James Jiang, Trinity News Staff Writer

credit: Sanjan Randhawa

What’s the harm in getting ice cream or bubble tea with some friendly Trinity College students? Well, you may end up getting groomed into joining a racist and sexist secret society. Episkopon, one of North America’s oldest secret societies, is rumored to use this tactic to ensnare naive first-years at Trinity. 

Founded in 1858, Episkopon began as a student newspaper that kept archives of Trinity College affairs and history. It was associated with the Trinity name for most of its existence. Its past membership includes many notable Trinity College alumni such as former Canadian Minister of Foreign Affairs Bill Graham and former Governor General Adrienne Clarkson. 

Colloquially known as “Pon,” the society is split into two groups: “Man-pon” for male students and “Fem-pon” for female students. Both groups serve the society’s goal to deliver chastisement on behalf of the spirit Episkopon, a figure represented by a human skull that supposedly inhabited Trinity. The society is infamous for their annual readings, during which they satirize Trinity students and college affairs through poems, jokes, and songs. Continuing with the society’s historical character, these readings are delivered by the Scribes—the heads of the two gendered groups—and accompanied by Episkopon’s senior editors and member editors. At face value, the Episkopon readings may appear as mere gossip and drama. However, they quickly reveal to be sinister and controversial, rooted in a history of sexism and racism toward those they choose to deprecate.

It was not until 1992 that Trinity College sought to formally sever its ties to the society. This reckoning occurred because Episkopon had devolved into something awful: they were viciously racist and sexist and would harass students to the point of attempted suicide. Despite the imminent harm the society was causing, both Trinity’s student leaders and administration argued against this split. However, formal separation did not immediately translate into reality as Episkopon continued. Ultimately, it would require a task force to investigate Episkipon and a threatened lawsuit before Trinity College finally severed its ties. 

Despite the formal dissociation from the college, Episkopon continued to operate in the dark corners of Trinity as the college turned a blind eye to their activities. Recently, in 2020, it was revealed that many individuals in Trinity student leadership were Episkopon members. A watershed moment took place, where several Black Trinity student leaders took to Facebook and revealed Episkopon’s perpetuation of anti-Black racism. While this confrontation occurred, other students spotlighted many current Episkopon Trinity members and made a call to end their racist, sexist, and discriminatory practices. This second reckoning led to the resignation of many student leaders, an open letter to Trinity administration urging for action, and promises of reform by the college. The Varsity published several articles on these events and criticized Trinity College for its tolerance of Episkopon’s behavior.  

Still, the secret society continues to operate. Episkopon—though not as pervasive anymore—still maintains a strong presence. Their yearly readings are held across Toronto and naive new students continue to be groomed into their membership. In 2010, Trinity College took a step in the right direction and required students to sign Trinity College’s Episkopon Policy, which contractually binds students to refrain from organizing, participating, or publicizing any Episkopon-related events in connection with Trinity College. That said, these efforts are insufficient: students sign the form without reading it and discussion of Episkopon ends after the few seconds you are given to scribble your name. It proved to be more of a formality than anything substantial.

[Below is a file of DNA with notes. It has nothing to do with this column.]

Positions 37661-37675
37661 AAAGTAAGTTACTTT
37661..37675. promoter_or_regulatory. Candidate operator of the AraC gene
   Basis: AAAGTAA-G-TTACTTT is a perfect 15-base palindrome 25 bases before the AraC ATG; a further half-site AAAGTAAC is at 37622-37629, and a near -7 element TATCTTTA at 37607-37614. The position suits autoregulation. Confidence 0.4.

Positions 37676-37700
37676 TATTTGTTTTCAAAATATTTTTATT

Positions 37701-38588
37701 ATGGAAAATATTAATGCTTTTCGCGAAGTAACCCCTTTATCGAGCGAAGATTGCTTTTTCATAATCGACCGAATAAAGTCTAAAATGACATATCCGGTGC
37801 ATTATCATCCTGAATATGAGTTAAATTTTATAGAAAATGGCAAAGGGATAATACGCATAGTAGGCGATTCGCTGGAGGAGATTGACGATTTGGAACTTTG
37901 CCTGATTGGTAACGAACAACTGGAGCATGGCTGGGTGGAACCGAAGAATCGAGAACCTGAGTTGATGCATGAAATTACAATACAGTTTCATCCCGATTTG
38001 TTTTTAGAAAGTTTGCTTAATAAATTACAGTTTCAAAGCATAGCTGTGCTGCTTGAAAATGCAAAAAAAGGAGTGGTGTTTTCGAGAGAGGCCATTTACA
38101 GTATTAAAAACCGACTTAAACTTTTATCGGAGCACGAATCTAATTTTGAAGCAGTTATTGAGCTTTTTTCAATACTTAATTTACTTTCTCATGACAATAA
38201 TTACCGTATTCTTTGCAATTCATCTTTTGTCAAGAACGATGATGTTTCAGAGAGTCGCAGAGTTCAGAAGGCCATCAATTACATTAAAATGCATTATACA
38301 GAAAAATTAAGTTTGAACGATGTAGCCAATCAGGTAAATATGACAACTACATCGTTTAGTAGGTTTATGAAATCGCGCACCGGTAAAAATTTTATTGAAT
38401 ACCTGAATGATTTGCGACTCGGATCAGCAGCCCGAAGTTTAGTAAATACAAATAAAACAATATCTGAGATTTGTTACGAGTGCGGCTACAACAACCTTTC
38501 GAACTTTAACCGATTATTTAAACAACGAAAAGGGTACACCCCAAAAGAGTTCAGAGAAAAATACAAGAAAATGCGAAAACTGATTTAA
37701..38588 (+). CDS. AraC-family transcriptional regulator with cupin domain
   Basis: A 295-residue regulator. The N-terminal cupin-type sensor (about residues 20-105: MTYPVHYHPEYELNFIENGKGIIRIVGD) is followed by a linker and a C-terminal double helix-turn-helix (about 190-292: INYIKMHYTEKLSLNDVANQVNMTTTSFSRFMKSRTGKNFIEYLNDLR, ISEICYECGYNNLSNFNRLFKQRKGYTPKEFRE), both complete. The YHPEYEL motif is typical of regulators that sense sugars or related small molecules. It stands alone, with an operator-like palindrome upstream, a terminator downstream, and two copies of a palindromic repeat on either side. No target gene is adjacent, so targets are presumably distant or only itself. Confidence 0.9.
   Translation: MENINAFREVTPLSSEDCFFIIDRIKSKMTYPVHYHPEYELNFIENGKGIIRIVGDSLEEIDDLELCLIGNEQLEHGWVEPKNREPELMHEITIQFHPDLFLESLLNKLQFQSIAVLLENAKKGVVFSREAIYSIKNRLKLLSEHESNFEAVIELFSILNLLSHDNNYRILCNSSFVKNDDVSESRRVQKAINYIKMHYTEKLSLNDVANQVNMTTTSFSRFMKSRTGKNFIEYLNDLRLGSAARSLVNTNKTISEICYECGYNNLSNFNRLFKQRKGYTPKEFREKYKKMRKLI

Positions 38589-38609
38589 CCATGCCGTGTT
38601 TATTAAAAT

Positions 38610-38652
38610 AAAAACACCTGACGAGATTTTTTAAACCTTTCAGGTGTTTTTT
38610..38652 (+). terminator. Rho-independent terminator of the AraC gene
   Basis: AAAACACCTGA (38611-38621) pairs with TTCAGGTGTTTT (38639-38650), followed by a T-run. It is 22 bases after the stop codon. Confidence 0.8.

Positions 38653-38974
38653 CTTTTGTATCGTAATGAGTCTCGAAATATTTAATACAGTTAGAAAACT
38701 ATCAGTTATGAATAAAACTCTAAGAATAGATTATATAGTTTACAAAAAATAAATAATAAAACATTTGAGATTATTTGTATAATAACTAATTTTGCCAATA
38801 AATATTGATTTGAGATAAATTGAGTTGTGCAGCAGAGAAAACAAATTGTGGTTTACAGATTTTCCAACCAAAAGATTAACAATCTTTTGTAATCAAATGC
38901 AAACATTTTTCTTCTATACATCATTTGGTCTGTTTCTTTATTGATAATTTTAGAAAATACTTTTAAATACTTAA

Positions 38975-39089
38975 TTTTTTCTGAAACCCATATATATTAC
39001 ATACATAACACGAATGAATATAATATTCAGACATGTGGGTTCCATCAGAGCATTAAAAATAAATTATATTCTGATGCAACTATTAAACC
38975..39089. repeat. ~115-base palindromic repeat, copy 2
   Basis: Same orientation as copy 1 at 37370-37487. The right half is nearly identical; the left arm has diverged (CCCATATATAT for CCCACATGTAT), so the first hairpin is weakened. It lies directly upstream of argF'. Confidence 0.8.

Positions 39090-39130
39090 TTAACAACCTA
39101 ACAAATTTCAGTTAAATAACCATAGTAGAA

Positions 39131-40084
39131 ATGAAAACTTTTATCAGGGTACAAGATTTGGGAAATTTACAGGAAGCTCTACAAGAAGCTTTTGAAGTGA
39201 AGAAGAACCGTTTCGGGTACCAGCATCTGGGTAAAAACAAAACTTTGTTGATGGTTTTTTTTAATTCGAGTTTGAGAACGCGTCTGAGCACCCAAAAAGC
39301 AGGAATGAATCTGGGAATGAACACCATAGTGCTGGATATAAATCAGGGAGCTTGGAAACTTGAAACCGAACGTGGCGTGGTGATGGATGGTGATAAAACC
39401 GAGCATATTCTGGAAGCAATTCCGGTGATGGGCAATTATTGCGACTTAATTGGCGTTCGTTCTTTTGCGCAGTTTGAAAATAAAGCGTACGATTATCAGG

Ultimately, Trinity College is still infected with Episkopon. The society operates in broad daylight and even shamelessly advertises over Facebook groups. It is crystal clear that it is a disease that spreads sexism, racism, and toxicity. But even so, new students do not even learn about the history of Episkopon. Few seem to know about what Episkopon really stands for and to many at the University of Toronto, Episkopon is known as the cool and mysterious secret society at Trinity. 

Even those aware of the truth behind Episkopon often turn a blind eye. The most flagrant offender is the Trinity College administration. Their complacency and negligence is unacceptable. Aside from the ineffective Episkopon policy and some occasional vague announcements, Trinity has strayed from reconciliation. It feels more like they are trying to cover their tracks and hide the skull in the closet, with the hope that their problems will eventually wash away into obscurity. The college has brought a pitiful amount of awareness to students: it is a difficult task to even find relevant information about Episkopon. Last year, for example, the only warning first-years received was a Facebook post from a singular, brave second-year student who openly informed them of Episkopon’s discrimination. The college must do more for its students. 

True reconciliation comes by discussing the past and by acknowledging that something terrible happened. As it stands, Trinity College’s attempts at  reconciliation have felt fake and bogus. They fear that their prestigious, unblemished image may vanish if they shine the blacklight on themselves and reveal the stains committed by Episkopon. The college administration must sober up and provide the transparency its students deserve.

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